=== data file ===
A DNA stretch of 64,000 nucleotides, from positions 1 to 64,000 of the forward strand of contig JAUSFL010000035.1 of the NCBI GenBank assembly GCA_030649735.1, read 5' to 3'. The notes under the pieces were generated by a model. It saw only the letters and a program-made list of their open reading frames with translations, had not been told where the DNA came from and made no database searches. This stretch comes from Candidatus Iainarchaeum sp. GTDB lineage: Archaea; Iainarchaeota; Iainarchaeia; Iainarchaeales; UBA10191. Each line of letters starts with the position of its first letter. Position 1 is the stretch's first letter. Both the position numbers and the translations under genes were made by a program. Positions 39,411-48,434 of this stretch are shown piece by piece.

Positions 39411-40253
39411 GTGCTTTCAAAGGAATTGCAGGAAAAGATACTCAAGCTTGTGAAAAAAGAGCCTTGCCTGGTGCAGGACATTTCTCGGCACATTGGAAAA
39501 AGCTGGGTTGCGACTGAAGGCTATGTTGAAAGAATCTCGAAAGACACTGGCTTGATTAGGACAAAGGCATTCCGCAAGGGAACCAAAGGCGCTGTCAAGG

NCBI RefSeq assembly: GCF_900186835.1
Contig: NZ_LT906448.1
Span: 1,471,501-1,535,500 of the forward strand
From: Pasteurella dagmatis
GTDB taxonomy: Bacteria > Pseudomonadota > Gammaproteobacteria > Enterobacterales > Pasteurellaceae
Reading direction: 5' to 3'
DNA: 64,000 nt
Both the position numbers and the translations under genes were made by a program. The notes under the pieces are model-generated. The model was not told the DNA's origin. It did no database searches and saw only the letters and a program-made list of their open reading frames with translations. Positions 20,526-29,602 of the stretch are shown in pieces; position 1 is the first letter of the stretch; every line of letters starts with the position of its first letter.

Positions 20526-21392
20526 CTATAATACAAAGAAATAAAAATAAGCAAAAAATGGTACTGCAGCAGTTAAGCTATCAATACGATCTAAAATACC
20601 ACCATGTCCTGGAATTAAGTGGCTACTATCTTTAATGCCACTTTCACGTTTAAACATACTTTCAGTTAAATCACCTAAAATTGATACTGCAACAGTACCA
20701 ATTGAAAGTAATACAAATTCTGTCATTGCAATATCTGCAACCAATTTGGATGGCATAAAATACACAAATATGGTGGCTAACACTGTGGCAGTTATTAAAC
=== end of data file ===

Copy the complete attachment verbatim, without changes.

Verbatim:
A DNA stretch of 64,000 nucleotides, from positions 1 to 64,000 of the forward strand of contig JAUSFL010000035.1 of the NCBI GenBank assembly GCA_030649735.1, read 5' to 3'. The notes under the pieces were generated by a model. It saw only the letters and a program-made list of their open reading frames with translations, had not been told where the DNA came from and made no database searches. This stretch comes from Candidatus Iainarchaeum sp. GTDB lineage: Archaea; Iainarchaeota; Iainarchaeia; Iainarchaeales; UBA10191. Each line of letters starts with the position of its first letter. Position 1 is the stretch's first letter. Both the position numbers and the translations under genes were made by a program. Positions 39,411-48,434 of this stretch are shown piece by piece.

Positions 39411-40253
39411 GTGCTTTCAAAGGAATTGCAGGAAAAGATACTCAAGCTTGTGAAAAAAGAGCCTTGCCTGGTGCAGGACATTTCTCGGCACATTGGAAAA
39501 AGCTGGGTTGCGACTGAAGGCTATGTTGAAAGAATCTCGAAAGACACTGGCTTGATTAGGACAAAGGCATTCCGCAAGGGAACCAAAGGCGCTGTCAAGG

NCBI RefSeq assembly: GCF_900186835.1
Contig: NZ_LT906448.1
Span: 1,471,501-1,535,500 of the forward strand
From: Pasteurella dagmatis
GTDB taxonomy: Bacteria > Pseudomonadota > Gammaproteobacteria > Enterobacterales > Pasteurellaceae
Reading direction: 5' to 3'
DNA: 64,000 nt
Both the position numbers and the translations under genes were made by a program. The notes under the pieces are model-generated. The model was not told the DNA's origin. It did no database searches and saw only the letters and a program-made list of their open reading frames with translations. Positions 20,526-29,602 of the stretch are shown in pieces; position 1 is the first letter of the stretch; every line of letters starts with the position of its first letter.

Positions 20526-21392
20526 CTATAATACAAAGAAATAAAAATAAGCAAAAAATGGTACTGCAGCAGTTAAGCTATCAATACGATCTAAAATACC
20601 ACCATGTCCTGGAATTAAGTGGCTACTATCTTTAATGCCACTTTCACGTTTAAACATACTTTCAGTTAAATCACCTAAAATTGATACTGCAACAGTACCA
20701 ATTGAAAGTAATACAAATTCTGTCATTGCAATATCTGCAACCAATTTGGATGGCATAAAATACACAAATATGGTGGCTAACACTGTGGCAGTTATTAAAC